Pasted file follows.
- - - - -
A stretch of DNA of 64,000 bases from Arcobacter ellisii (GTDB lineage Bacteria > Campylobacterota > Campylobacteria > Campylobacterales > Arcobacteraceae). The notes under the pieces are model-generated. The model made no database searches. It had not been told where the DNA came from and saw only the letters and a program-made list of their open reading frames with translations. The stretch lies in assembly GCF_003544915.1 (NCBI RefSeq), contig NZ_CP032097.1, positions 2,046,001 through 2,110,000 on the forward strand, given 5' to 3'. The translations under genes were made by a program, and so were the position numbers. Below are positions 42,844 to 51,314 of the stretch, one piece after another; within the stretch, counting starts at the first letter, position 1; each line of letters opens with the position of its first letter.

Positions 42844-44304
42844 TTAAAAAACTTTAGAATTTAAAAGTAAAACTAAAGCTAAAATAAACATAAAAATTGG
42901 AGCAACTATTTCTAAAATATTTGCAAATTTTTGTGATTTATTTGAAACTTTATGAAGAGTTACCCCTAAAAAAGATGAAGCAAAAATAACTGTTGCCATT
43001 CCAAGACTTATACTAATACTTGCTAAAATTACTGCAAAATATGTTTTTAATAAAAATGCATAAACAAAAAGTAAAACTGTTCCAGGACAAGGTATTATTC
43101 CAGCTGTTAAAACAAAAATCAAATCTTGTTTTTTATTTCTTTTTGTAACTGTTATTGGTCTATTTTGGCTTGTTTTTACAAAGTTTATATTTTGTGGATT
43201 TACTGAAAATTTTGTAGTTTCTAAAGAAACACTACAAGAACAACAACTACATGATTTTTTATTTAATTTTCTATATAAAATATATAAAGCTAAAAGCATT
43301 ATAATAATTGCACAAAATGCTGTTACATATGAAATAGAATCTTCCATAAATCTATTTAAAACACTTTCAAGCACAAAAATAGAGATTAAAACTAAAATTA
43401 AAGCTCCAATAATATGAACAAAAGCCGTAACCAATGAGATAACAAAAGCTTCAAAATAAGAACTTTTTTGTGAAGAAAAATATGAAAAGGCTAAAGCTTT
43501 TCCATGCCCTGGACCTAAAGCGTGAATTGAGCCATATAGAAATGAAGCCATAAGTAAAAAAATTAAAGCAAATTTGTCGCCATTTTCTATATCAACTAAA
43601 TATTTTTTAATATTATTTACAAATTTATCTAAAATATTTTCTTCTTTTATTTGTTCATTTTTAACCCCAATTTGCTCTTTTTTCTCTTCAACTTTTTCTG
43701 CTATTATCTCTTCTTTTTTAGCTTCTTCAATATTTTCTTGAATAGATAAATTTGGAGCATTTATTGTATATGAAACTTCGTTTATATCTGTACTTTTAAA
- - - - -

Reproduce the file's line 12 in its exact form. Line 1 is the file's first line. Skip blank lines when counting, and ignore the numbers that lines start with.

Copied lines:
43701 CTATTATCTCTTCTTTTTTAGCTTCTTCAATATTTTCTTGAATAGATAAATTTGGAGCATTTATTGTATATGAAACTTCGTTTATATCTGTACTTTTAAA